DUNEDIN — A property owner who was assessed $30,000 in fines and threatened with the foreclosure of his home because of not cutting his grass has lost a federal court challenge to those fines.
Middle District of Florida Judge Charlene Honeywell ruled against James Ficken, who was assessed those fines while in South Carolina, dealing with his mother’s estate in 2018. It’s not his primary residence but he owns the property through a trust.
“I was out of town when code enforcement officials first noticed my grass was too tall,” Ficken said. “They came back almost every day to record the violation, but never notified me that I was on the hook for fines. By the time I found out, I owed them tens of thousands of dollars. Then, they refused to reduce the fines and voted to authorize the foreclosure of my home.”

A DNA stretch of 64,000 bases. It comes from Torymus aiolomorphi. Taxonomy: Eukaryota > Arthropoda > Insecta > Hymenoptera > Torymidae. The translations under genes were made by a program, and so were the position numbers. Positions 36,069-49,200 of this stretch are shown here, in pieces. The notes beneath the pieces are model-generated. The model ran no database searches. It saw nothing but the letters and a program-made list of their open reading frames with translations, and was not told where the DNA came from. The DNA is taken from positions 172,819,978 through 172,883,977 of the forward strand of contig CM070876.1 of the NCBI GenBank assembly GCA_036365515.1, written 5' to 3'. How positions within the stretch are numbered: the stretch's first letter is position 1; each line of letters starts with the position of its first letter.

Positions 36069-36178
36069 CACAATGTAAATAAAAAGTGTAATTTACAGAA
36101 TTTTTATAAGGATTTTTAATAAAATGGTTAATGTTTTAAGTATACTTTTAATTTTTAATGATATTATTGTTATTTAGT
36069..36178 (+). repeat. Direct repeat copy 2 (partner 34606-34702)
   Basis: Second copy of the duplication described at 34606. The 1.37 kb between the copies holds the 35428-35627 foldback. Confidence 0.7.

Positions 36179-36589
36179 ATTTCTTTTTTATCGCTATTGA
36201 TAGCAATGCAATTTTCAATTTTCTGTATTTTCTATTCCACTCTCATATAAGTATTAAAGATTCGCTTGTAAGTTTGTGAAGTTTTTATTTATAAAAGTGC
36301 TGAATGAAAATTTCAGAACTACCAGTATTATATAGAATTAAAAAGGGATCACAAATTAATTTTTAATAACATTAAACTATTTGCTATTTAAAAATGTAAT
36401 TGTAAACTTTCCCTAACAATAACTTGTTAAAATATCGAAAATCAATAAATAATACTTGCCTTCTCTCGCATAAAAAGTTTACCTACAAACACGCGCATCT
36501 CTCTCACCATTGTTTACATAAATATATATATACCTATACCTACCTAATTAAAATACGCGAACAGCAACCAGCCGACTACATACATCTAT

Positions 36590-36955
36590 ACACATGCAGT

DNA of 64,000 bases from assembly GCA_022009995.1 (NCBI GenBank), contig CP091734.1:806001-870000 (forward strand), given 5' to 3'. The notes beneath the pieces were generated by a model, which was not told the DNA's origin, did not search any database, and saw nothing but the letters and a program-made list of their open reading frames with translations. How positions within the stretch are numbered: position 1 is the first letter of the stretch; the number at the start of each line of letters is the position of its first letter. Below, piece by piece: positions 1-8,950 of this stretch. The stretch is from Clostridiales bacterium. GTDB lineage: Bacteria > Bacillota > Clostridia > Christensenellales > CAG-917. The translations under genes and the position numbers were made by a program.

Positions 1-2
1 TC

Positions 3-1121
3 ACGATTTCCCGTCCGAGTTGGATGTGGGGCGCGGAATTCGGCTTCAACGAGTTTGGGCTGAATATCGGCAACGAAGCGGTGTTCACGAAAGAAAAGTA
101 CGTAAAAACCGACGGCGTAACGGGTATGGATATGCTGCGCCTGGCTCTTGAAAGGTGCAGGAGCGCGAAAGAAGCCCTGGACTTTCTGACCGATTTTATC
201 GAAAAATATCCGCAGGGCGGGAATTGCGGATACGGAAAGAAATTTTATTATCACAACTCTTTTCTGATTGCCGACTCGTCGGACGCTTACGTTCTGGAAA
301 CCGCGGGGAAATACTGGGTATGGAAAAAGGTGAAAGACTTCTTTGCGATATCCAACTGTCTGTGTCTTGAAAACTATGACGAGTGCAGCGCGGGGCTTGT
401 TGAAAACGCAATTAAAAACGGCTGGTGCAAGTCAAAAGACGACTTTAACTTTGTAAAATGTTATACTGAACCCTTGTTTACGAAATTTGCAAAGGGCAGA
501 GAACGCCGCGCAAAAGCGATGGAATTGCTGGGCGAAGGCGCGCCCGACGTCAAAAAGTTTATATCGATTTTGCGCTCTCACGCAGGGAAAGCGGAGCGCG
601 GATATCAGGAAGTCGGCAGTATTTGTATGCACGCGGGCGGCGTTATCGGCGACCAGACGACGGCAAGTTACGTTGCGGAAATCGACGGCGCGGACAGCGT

Judge Honeywell ruled that the fines were justified, given Ficken’s status as a repeat offender (there was an uncut grass incident in 2015), and said that he hadn’t exhausted his appeals to local or state authorities. After the 2015 incident, according to the court, the code enforcement board warned Ficken that if there was a recurrence, it could start levying fines of $500 per day. The ruling quoted Florida statutes saying cities are not required to give a recurring violator notice to correct the problem.
Ficken is represented by the Institute for Justice, which advocates and litigates on behalf of private property and limited government. It was founded in the 1980s with a donation from industrialist Charles Koch. His lawyer, Andrew Ward, says the ruling is “wrong on the law” and he plans to appeal. “The Constitution protects against fines that are excessive or ‘grossly disproportional’ to an offense…If $30,000 for tall grass in Florida is not excessive, it is hard to imagine what is.”
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